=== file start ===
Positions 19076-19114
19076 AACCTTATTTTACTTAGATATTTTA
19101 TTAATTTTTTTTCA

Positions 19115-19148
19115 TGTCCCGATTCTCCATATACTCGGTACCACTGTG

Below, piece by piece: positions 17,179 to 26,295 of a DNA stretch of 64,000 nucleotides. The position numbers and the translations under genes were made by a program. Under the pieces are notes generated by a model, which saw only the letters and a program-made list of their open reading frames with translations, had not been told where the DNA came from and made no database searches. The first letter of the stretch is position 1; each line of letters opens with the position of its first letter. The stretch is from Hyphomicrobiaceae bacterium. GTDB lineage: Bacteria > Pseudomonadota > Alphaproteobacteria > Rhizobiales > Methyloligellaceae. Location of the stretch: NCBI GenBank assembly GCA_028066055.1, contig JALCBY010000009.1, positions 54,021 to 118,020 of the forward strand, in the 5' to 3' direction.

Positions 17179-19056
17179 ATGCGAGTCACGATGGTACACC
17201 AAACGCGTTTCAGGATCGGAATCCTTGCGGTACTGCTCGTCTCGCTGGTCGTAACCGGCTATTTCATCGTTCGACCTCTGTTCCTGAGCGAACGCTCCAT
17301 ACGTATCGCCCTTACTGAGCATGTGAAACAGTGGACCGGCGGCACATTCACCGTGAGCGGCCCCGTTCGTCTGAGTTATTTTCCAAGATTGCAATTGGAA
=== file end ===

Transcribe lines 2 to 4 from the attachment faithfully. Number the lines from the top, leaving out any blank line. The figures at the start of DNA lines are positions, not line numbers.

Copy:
19076 AACCTTATTTTACTTAGATATTTTA
19101 TTAATTTTTTTTCA

Positions 19115-19148